The best expression I’ve seen of the real poignancy of the End of the Season was in a Cubs souvenir booklet put out after 1984. It featured a beautiful double-truck portrait of Wrigley Field’s sweeping brick wall in deep autumn, after the vines had shed most of their leaves, and lit by a late-afternoon, low-slanting sun. As a caption, it included a passage from a San Francisco Chronicle reporter immediately after the Cubs had gone up 2-0 in their series against the Padres. I can’t quote it verbatim, but he talked about the joy and frenzy of the fans in the ballpark, who knew the Cubs needed just one more win on their trip to the West Coast to get to the World Series.
Boy, sometimes that win can be a long time in coming.
Interesting post by a friend who watched the debate on TV at the Berkeley campus last night. Gales of laughter greeted the most powerful man in the world:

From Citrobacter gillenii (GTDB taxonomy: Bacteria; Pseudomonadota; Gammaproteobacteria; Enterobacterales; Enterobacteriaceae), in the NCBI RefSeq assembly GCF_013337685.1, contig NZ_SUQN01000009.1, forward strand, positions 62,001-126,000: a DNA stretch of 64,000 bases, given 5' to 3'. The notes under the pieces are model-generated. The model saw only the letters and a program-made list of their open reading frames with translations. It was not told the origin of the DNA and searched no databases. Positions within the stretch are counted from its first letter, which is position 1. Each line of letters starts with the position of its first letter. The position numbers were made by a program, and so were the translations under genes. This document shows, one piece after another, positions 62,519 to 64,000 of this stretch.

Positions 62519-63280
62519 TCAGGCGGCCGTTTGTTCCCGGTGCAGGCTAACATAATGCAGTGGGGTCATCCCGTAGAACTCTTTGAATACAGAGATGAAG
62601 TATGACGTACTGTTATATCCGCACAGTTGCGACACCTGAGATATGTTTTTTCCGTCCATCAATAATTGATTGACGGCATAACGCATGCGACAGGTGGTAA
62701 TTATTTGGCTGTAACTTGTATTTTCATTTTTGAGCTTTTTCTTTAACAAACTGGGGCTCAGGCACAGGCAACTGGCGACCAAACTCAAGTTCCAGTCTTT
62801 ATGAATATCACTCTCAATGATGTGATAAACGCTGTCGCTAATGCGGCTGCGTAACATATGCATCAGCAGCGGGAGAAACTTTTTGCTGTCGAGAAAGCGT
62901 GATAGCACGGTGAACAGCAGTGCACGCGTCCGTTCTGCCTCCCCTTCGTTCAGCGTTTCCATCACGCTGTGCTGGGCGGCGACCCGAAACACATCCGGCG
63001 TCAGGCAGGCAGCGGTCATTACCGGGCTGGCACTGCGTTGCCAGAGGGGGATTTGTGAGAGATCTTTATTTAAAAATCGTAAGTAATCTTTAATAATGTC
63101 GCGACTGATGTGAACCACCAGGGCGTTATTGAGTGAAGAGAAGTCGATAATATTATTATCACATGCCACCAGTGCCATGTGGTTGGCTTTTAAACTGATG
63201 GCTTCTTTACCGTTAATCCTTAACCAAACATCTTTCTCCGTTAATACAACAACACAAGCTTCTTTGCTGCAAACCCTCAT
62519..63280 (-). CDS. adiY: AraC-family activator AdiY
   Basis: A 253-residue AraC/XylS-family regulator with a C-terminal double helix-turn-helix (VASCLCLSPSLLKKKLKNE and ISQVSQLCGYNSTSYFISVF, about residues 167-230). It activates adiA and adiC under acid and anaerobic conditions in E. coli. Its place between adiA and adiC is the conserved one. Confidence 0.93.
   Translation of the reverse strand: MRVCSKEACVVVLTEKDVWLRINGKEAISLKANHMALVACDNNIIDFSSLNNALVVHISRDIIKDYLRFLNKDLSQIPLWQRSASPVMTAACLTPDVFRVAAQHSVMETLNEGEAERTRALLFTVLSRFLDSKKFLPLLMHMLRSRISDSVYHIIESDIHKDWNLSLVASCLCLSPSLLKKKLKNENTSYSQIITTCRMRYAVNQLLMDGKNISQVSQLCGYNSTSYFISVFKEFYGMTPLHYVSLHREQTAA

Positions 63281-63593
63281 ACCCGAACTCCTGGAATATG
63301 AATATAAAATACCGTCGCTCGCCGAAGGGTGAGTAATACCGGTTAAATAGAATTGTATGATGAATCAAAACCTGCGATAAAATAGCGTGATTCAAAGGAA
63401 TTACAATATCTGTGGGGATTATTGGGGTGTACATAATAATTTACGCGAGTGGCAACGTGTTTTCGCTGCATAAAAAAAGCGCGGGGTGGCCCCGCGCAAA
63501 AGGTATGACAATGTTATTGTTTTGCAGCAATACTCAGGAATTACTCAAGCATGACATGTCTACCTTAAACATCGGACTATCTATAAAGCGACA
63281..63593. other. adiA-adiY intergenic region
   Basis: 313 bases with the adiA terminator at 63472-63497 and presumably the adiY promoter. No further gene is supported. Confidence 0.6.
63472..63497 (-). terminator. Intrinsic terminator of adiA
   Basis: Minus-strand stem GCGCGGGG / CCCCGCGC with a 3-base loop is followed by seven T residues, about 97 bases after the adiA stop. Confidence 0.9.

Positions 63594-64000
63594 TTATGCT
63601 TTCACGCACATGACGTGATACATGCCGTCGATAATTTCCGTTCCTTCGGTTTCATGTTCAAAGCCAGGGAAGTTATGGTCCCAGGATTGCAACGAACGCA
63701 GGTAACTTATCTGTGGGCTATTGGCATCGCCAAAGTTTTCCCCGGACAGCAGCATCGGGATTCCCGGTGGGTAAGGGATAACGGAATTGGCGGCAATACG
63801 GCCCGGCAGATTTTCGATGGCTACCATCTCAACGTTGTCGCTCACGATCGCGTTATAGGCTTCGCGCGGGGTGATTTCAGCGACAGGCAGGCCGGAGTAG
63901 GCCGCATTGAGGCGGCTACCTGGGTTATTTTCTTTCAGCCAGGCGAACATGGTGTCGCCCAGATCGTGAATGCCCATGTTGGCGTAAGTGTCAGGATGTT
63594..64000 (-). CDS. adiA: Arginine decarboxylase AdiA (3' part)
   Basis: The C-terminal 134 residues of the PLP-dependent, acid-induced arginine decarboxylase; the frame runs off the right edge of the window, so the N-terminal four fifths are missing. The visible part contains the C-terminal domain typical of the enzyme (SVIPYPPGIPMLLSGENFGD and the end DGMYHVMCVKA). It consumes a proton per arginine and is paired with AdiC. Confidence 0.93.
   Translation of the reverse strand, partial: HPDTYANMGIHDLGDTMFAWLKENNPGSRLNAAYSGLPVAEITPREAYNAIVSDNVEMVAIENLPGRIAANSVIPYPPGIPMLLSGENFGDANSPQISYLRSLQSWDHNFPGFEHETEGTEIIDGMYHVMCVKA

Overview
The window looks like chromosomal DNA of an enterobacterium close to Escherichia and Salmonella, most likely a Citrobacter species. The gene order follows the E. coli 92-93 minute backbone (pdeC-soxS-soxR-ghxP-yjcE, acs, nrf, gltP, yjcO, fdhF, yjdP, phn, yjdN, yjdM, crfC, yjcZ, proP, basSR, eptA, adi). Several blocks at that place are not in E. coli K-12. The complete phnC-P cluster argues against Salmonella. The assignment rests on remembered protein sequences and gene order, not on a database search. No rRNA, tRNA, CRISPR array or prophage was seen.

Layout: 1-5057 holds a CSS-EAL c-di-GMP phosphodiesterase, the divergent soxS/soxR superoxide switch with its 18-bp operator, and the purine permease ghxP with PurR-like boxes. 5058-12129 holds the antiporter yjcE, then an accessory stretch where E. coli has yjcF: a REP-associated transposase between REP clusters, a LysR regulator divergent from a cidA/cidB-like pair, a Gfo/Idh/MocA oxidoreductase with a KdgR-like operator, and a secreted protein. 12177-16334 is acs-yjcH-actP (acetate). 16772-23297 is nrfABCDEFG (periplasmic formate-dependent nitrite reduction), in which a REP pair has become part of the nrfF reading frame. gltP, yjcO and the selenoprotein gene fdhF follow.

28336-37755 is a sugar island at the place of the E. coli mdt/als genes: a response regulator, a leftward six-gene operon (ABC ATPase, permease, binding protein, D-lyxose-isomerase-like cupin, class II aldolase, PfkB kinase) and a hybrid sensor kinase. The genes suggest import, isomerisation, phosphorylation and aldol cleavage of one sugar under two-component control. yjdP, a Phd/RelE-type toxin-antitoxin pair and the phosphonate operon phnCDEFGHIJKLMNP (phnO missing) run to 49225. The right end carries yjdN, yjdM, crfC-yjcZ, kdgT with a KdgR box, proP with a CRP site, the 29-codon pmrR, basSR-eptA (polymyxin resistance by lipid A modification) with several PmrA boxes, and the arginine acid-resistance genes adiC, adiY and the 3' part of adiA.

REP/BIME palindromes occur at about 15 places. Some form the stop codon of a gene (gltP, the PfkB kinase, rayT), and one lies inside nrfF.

“It was actually hard at times to hear the President’s replies to questions because the audience was laughing so hard. I don’t believe the President intended to be a comedian. But from the perspective of this audience, albeit a liberal leaning one, George Bush did not come across as presidential, nor did he succeed in sounding even as if he had serious answers to many of the questions asked.”
Of course, we laugh at this guy at our peril. He’s been laughed all the way into the White house. Hope everyone who was yukking it up is registered and will get out to vote.
I’ve been looking for transcripts of the debate tonight (or last night and last month, technically, because we’ve crossed over into Friday and October) because I wanted to make sure the heading on that first debate post was correct. It’s not really a surprise, but the transcripts I’m finding are “sanitized”; they clean up the speakers’ little tics and hems and haws, but also appear to clean up some of Bush’s butchered syntax and frequent subject-verb disagreement and word-slurring. Some of that can’t be rendered well in print and shouldn’t. But for the record, it seems important to represent what they really said, butchery and all, rather than offer a version that cleans up language errors that were an important part of the exchange and how it will be perceived.